Mich courts use house-arrest
DETROIT-Nonviolent criminals throughout Michigan soon
could be serving time in their homes instead of behind bars- judges
willing, of course.
A monitoring program that ties offenders electronically to their
homes when they're not at work, school, or counseling has proven so
successful that state Department of Corrections officials are expanding
it statewide next month.
Deputy Director Perry Johnson said his office will invite the state's
circuit court judges this week to try the system, already tested
successfully in four Michigan counties.
"We're prepared to handle about 200 offenders and will expand the
program as necessary to keep up with the judges' requests," Johnson
said. "It's an excellent alternative for short-term prison confinement
and may even have more lasting value than a stint in jail."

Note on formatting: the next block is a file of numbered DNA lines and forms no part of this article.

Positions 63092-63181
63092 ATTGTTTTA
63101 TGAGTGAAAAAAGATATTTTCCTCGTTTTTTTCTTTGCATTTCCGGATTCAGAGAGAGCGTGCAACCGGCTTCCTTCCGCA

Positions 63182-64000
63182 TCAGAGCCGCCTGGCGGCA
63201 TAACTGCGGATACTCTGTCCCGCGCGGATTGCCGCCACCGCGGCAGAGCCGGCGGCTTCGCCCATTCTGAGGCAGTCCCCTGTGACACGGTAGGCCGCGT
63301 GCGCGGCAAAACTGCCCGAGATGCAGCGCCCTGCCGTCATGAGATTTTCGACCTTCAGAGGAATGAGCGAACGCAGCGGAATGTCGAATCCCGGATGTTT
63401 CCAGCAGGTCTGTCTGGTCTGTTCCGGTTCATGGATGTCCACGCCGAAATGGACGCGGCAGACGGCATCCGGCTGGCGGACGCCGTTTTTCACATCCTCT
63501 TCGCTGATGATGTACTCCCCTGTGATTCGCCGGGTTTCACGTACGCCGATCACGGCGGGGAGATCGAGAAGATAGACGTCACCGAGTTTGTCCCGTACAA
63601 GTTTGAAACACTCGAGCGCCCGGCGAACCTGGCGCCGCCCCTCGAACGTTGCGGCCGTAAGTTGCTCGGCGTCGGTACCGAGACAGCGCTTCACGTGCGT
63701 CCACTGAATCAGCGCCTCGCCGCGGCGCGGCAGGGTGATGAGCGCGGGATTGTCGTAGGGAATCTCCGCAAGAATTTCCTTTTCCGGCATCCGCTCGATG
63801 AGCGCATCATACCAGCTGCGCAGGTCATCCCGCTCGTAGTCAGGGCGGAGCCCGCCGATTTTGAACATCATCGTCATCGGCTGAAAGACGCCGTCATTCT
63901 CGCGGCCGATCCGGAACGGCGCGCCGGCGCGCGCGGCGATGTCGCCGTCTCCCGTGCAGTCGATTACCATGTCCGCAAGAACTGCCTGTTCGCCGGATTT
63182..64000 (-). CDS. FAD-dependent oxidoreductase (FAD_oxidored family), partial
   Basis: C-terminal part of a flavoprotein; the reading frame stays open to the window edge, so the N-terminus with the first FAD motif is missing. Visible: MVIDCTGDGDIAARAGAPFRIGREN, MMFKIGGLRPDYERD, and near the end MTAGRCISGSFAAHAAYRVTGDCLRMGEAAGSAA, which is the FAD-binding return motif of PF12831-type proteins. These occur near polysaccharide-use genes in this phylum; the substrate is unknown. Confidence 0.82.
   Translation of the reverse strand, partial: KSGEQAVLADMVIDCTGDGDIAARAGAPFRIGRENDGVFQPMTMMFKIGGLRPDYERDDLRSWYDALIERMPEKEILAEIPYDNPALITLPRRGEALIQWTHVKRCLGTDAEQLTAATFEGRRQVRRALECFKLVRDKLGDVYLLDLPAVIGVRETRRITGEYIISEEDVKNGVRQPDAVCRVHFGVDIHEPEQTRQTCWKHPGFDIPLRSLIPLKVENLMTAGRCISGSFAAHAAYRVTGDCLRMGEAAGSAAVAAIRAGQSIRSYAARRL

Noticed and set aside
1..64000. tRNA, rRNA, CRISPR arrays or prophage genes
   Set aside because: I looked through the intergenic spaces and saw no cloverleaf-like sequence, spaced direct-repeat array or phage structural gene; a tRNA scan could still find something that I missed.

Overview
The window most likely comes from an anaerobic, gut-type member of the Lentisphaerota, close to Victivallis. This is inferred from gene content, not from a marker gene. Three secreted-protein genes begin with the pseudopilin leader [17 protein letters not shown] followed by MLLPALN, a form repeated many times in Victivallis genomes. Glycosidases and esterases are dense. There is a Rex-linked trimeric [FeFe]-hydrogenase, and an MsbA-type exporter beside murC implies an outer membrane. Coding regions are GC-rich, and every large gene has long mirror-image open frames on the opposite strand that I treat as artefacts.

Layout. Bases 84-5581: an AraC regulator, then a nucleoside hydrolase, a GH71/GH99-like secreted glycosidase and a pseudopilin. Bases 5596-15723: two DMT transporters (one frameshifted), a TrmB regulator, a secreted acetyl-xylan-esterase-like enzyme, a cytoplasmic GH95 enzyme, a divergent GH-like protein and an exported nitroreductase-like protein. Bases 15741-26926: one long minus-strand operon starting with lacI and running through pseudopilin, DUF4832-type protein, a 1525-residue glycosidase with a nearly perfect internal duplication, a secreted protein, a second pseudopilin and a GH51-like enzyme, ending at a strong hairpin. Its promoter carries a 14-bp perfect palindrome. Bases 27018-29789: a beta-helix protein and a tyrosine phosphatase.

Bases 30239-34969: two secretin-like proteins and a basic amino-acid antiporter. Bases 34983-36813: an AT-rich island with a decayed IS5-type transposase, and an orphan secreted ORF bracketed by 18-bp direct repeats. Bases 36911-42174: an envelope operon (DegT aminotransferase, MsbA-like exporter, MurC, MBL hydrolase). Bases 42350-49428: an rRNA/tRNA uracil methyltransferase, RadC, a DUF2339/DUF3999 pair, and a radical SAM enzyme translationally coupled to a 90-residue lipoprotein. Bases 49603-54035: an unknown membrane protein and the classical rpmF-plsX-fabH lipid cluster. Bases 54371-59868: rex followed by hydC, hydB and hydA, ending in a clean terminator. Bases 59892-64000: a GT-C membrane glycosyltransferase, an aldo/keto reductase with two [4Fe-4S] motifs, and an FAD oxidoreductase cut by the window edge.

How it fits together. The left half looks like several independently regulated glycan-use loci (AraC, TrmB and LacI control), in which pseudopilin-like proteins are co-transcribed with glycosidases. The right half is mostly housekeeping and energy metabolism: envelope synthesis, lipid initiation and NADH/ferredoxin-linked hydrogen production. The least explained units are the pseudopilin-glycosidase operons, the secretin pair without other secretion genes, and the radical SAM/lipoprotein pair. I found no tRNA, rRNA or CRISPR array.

The system relies on a transmitter attached to the offender's ankle
with a security band that cannot be removed without being cut, he
said. A monitoring device installed in the offender's home- attached
via telephone to a central computer- picks up a coded signal from the
transmitter within a range of about 150 feet.
An automatic alarm alerts a state computer whenever the felon
violates his curfew- either by leaving home early or coming home
late, or by tampering with or disconnecting the system.
Hope fades in San Salvador
SAN ,SALVADOR, El Salvador-With hope rapidly fading of
finding further survivors, rescue workers yesterday began dismantling
the Ruben Dario building, where hundreds of earthquake victims were